I was able to ride the bike for 26.4 with 538 feet of climbing miles before the motor stopped. This was only about 3 miles less than the Aventon Level 2 went. This was about where I expected the Pace 500.3 to be with a similar motor and smaller battery. The bike also is lighter and has less drag without the fender and racks on it.
5 – Ride and Handling (9.5/10)
The Pace 500.3 is a lightweight nimble bike. Once I got used to the swept back handlebars, it was very groovy feeling going around corners at speed. It’s a very different ride than the fat tire bikes we’ve been riding a lot lately. This bike is easy to turn around by picking up the bike. It stops and turns quick. It goes around corners like it’s on rails. It’s just a lot of run to ride around on pavement. The swept back bars make you remember being a kid with a bike with handlebar streamers
The seat is bigger with more cushiness than what the rest of the Aventon bikes come with. It feels good sitting on it for shorter rides. The bike frame is on the flexible side and did a good job of absorbing cracks and gaps in the pavement. The bike doesn’t have a suspension fork but I didn’t find it really needed it for street riding.
6 – Braking (9.5/10)
The bike has hydraulic brakes and they do a good job of stopping it quickly. This bike is very light compared to most ebikes and the smaller road tires don’t have a lot of spinning mass. This bike can stop in a hurry if you need it to. The brakes did start squealing a bit by the end of our test rides which is normal for Tektro disc brakes. We have ridden a lot of bikes with this brake set now and every one of them has been noisy after breaking in.
7 – Controls (9.0/10)
The Pace 500.3 has a similar control setup to other Aventon ebikes with torque sensors. It has a 5 button controller and color LCD display. This has their newer button config that has turn signals and shared buttons for the lights and walk mode.
The color LCD display is easy to read in bright light. My only complaint is the blue bar used to show how much assist power you are getting. The dark blue color is hard to see in daylight. A different color would have been better here. The battery meter also uses the same dark blue. When you get down to 20% left the bar turns red making it very easy to see.
The controller has 5 buttons. There is an up and down button for changing PAS level. There is a power button in the middle that also changes the bottom row of the display. The left and right buttons act as turn signals. The older Aventon bikes had the headlights and an info button instead of the left and right button. I preferred that button setup over the current setup with turn signals.
Pedal Assist and Throttle
The bike has 5 levels of pedal assist including off. Eco, Tour, Sport and Boost. I find that most of the time I ride in Eco or Tour and get enough help climbing hills in those modes. I don’t find there is that much difference between the different assist modes. If you push the pedals hard in Eco you still get a lot of motor assistance.
8 speed pedal driveline
The bike uses a Shimano 8 speed derailleur and Altus shifter. The shifter is a 2 button shifter that still has a gear number indicator on it. I prefer this shifter a lot more than the over the handlebar Tourney shifter that way too many ebikes come with. The bike could use more gear range or a larger crank to make it easier to pedal at higher speeds. I almost never use less than the 3rd gear when starting or going up hills.
8 – Assembly Ease (9.5/10)
Assembly Time – 1.0 hours
The Pace 500.3 is a simple bike without a lot of extras to assemble. It has no rack or fenders to put on. The only thing you really have to do is mount the front wheel and bolt on the handlbars.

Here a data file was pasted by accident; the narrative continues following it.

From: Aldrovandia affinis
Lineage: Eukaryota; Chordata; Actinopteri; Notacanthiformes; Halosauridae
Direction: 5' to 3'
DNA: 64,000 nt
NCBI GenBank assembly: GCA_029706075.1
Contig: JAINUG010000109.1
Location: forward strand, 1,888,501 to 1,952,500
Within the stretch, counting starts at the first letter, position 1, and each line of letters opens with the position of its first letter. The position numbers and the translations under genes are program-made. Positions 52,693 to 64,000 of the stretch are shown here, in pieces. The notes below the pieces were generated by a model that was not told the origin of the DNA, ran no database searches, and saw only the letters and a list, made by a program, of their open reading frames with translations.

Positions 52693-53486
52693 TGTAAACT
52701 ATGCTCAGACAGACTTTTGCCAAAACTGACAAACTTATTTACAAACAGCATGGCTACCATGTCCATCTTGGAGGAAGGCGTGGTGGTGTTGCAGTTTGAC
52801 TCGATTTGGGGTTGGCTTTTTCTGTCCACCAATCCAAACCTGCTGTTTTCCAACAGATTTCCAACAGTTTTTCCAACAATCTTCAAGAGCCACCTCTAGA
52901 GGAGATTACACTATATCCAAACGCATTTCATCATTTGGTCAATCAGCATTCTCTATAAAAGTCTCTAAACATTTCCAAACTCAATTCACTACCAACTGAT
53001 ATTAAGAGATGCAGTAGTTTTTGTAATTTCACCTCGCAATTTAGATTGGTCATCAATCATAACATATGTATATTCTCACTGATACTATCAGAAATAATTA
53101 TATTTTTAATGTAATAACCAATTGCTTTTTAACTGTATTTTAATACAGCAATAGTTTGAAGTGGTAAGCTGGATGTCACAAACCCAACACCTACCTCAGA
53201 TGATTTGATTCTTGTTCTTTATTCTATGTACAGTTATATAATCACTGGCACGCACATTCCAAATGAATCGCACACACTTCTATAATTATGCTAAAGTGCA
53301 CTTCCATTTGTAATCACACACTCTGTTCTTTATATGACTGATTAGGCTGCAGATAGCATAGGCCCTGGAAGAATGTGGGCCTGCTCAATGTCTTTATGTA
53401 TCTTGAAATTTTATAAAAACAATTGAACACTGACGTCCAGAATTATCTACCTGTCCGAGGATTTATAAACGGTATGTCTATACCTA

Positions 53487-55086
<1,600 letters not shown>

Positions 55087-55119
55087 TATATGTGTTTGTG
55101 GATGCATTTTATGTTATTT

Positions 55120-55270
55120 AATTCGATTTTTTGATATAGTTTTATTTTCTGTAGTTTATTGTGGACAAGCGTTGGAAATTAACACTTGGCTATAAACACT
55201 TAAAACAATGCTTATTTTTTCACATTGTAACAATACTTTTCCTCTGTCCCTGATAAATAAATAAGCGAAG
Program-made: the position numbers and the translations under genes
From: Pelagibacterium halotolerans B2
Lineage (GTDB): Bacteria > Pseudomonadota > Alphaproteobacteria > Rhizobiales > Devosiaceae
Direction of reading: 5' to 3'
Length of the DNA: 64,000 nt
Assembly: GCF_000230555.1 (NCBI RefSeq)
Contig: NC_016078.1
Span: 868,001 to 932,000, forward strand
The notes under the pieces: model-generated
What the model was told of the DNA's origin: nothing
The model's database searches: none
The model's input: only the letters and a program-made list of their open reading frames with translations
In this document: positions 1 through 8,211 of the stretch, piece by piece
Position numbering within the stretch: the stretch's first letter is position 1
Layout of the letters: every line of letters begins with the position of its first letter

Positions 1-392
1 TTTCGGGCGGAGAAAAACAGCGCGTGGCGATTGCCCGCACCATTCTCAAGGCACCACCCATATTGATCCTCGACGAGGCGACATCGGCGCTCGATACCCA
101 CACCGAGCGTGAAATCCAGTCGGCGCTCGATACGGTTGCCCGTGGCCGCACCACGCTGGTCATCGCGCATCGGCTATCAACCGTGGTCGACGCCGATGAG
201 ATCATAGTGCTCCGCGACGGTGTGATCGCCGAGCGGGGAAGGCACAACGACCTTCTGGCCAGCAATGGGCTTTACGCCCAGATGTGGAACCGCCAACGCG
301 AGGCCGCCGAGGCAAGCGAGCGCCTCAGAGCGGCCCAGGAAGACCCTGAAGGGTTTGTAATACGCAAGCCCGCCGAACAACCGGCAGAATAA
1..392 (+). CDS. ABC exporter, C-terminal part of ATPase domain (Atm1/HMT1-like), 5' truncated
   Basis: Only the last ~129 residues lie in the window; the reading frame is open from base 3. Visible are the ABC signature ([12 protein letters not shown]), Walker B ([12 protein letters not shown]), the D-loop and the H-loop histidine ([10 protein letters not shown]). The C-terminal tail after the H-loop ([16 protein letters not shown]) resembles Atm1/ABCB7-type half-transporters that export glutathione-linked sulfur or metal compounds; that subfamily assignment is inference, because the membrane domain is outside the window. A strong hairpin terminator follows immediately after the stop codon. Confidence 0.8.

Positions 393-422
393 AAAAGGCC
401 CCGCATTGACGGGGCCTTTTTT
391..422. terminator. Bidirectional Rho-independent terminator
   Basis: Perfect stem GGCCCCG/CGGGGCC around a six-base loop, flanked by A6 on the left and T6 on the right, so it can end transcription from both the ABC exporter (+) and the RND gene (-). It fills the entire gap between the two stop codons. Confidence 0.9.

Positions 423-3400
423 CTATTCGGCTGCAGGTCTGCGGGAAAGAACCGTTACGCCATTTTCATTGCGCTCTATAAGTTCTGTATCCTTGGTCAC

Aventon ships bikes with 100% recyclable packaging materials. I like seeing this. We throw away a small mountain of foam and plastic here from all the items we get to review. Anytime a vendor uses recyclable packaging they get a mention from us.
Extra tools required
No additional tools are needed. They still include a multi-tool to use with the bike along with a pedal wrench.
No adjustment was needed to the rear derailleur or steering tube. The bike smoothly shifted through all 8 gears out of the box. The adjustable height handlebar stem on my bike wobbles a small amount after tightening it as tight as I was able to tighten it.
Parktool has a really good guide for adjusting a rear derailleur. Go there before you start messing with yours.
9 – Accessories
The Pace 500.3 has lights but does not come with any fenders or rack. Fenders and racks are available from Aventon if you want them for it.
The bike has a front light mounted to the handlebar. It has rear lights built into the rear frame. The rear lights also act as brake lights when the brake handles are pushed. They act like turn signals using the left and right arrows in the control buttons.
10 – Size and Fit
Aventon publishes a size range of 4’11” to 5’7″ for the step-thru Pace 500 and 5’7″ to 6’1″ for the large frame. My review Pave 500.3 is a regular sized step-thru frame. I am just shy of 6′ and thought the Pace felt pretty good to ride. I didn’t feel the bike was too small. My wife who is 5’6″ enjoys riding it a lot. We let our friend who is 4’10” try riding it. She was able to ride it but it was just barely small enough for her.
Recommendation – Buy or No Buy?
The Aventon Pace 500.3 is a great relaxed cruising bike for just riding around. It’s a simple bike without many extras. It focuses on what makes a bike enjoyable and fun to ride.
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Co-Founder & Chief Editor
I grew up back east in Pennsylvania and learned to ski on a family trip to Killington, Vermont when I was 6. I immediately fell in love with the mountains and outdoors and have been skiing across the US and Canada ever since. I went to school for Mechanical Engineering, and have a Master’s Degree in Material Science and Reliability.
I am a total gear nerd and love learning how things work and thinking about how they could be improved. Nothing excites me more than trying out new gear. I’d rather spend 3 hours taking my bike apart and learning how to change something than go to a bike shop. These days I reside in Michigan by the Great Lakes and go skiing, biking, and boating as much as possible.